Michael Gove has announced proposals to require planning permission for short-term lets to prevent a “hollowing out” of communities.

The new law would require people letting out their property as a short-term holiday home to seek permission from the local authority under a new “use” category.

The rules would not to apply to people renting out their main home for 90 days or less in a year.

A mandatory national register would be set up providing councils with information on short-term lets in their area.

Mr Gove, Secretary of State for Levelling Up, Housing and Communities, said: “Short-term lets can play an important role in the UK’s flourishing tourism economy, providing great, easily-accessible accommodation in some of the most beautiful parts of our country.

“But in some areas, too many local families and young people feel they are being shut out of the housing market and denied the opportunity to rent or buy in their own community.

“So the Government is taking action as part of its long-term plan for housing. That means delivering more of the right homes in the right places, and giving communities the power to decide.

“This will allow local communities to take back control and strike the right balance between protecting the visitor economy and ensuring local people get the homes they need.”

Tourism minister Julia Lopez said: “Short-term lets provide flexibility for homeowners and give tourists more accommodation options than ever before, but this should not prevent local people from being able to buy or rent homes in their area.

“The Government is committed to getting the balance right to ensure both local people and our visitor economy can thrive.”

Amanda Cupples, Airbnb general manager for northern Europe, said: “The introduction of a short-term lets register is good news for everyone.

“Families who host on Airbnb will benefit from clear rules that support their activity, and local authorities will get access to the information they need to assess and manage housing impacts and keep communities healthy, where necessary.

Cornwall Views
Port Isaac in Cornwall. The leader of Cornwall Council welcomed the proposals (David Davies/PA)

“We have long led calls for the introduction of a host register and we look forward to working together to make it a success.”

Linda Taylor, leader of Cornwall Council, welcomed the proposals to tackle the “escalating” number of holiday lets in the county.

She said: “Alongside the introduction of the 100% premium on second homes from April 2025, I’m pleased the Government is providing the fiscal, planning and regulatory powers to help rebalance Cornwall’s housing market and allow us to provide even more decent and secure homes for local people and help all our communities to thrive.”

A Department for Levelling Up, Housing and Communities spokesman said: “The Government also intends to introduce associated permitted development rights – one allowing for a property to be changed from a short-term let to a standard residential dwelling, and a second that would allow a property to be changed to a short-term let.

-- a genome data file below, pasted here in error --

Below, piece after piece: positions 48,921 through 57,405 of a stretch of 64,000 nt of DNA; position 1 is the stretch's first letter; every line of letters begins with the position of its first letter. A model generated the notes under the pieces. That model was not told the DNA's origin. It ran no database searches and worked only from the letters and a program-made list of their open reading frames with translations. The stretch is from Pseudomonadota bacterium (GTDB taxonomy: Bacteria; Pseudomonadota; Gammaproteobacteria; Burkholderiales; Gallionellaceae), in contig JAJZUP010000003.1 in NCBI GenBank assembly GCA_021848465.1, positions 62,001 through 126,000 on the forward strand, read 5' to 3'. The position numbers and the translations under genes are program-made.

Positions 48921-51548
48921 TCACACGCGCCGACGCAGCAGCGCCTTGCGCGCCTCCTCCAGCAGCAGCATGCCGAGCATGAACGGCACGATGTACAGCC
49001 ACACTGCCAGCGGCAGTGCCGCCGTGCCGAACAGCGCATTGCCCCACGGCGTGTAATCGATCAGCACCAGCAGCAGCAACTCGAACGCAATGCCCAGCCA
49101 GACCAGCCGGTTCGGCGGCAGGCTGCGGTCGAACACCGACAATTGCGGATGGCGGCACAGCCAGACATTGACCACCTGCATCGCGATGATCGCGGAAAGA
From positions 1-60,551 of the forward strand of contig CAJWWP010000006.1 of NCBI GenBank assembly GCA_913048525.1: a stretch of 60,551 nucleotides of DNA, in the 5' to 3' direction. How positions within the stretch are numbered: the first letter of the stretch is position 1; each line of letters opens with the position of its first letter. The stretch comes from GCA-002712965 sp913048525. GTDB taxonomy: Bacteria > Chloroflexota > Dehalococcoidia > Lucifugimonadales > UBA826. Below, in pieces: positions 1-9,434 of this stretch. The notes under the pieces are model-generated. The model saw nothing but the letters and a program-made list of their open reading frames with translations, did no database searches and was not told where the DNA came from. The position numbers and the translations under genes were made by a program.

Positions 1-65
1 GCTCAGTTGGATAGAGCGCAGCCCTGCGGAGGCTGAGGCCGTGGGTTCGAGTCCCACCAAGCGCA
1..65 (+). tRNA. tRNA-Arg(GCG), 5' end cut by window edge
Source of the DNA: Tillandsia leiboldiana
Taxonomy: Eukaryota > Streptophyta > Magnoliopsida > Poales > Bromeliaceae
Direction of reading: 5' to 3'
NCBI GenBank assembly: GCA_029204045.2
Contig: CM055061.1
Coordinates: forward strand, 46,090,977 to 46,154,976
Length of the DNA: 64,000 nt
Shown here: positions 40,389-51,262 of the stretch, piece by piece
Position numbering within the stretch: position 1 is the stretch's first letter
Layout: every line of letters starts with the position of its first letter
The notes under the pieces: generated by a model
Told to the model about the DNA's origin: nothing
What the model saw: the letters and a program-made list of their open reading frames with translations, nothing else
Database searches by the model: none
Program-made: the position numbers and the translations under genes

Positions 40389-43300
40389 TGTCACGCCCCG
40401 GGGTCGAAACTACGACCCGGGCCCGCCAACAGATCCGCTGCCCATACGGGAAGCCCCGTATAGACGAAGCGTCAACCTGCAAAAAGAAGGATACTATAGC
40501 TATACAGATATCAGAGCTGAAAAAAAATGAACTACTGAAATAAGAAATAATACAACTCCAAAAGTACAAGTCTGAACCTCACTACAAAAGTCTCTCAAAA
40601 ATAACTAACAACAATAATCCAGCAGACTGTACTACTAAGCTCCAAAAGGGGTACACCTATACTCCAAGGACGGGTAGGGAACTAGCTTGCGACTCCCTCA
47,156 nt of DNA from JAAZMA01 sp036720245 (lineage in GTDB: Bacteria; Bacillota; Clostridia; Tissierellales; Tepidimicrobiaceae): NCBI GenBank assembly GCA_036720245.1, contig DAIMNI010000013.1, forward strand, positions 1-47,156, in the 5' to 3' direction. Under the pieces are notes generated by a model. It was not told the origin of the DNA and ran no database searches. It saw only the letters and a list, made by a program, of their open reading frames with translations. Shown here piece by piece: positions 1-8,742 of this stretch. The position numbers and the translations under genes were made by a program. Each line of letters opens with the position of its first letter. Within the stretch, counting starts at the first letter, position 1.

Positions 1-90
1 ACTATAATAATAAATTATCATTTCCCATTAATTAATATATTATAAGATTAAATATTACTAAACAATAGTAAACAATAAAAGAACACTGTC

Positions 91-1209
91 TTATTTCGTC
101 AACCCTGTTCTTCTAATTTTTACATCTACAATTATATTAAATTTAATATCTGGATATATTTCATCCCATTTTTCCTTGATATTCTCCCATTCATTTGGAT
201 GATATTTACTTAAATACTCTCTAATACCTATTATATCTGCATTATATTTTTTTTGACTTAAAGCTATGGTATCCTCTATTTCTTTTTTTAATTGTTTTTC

“Local authorities would be able to remove these permissions and require full planning permission if they deem it necessary.

“Both of these measures are focused on short-term lets, and therefore the planning changes and the register will not affect hotels, hostels or B&Bs.

“Further details of these measures will be set out in the Government’s response to the consultations, including the timeline for implementation of the register, the use class and the individual permitted development rights – with the changes being introduced from this summer.”

Adam Hug, leader of Westminster City Council, said: “We have around 12,000 short term lets in Westminster – more than any other area in the country – and the reality is whole residential blocks have been hollowed out to become the equivalent of short-term lets.

“While we appreciate short-term lets are a cost-effective way to see a city, local residents often face the impact of noisy parties and dumped rubbish.

“The other issue is that the relentless growth of short-term lets has eroded our limited housing stock.

“If we could take back all the short-term lets in Westminster and offer them as private rented properties to local people, it would be the equivalent of seven years’ worth of house building.

“I look forward to seeing more detail on today’s announcement and working with Michael Gove to ensure this is a scheme that gives local councils new powers to crack down on irresponsible short-term letting.”

Matthew Lesh, director of public policy and communications at free market think tank the Institute of Economic Affairs, said: “The Government is scapegoating holiday lets for the housing crisis. Britain’s restrictive planning system, by not allowing enough homes to be built, is the real reason people cannot afford to live in their own communities.

“A national registration scheme and requiring permission to use one’s own property for holiday lets will not fix anything, but it will add to Britain’s red tape nightmare and could end up doing more damage to local communities by hurting their tourism economy.”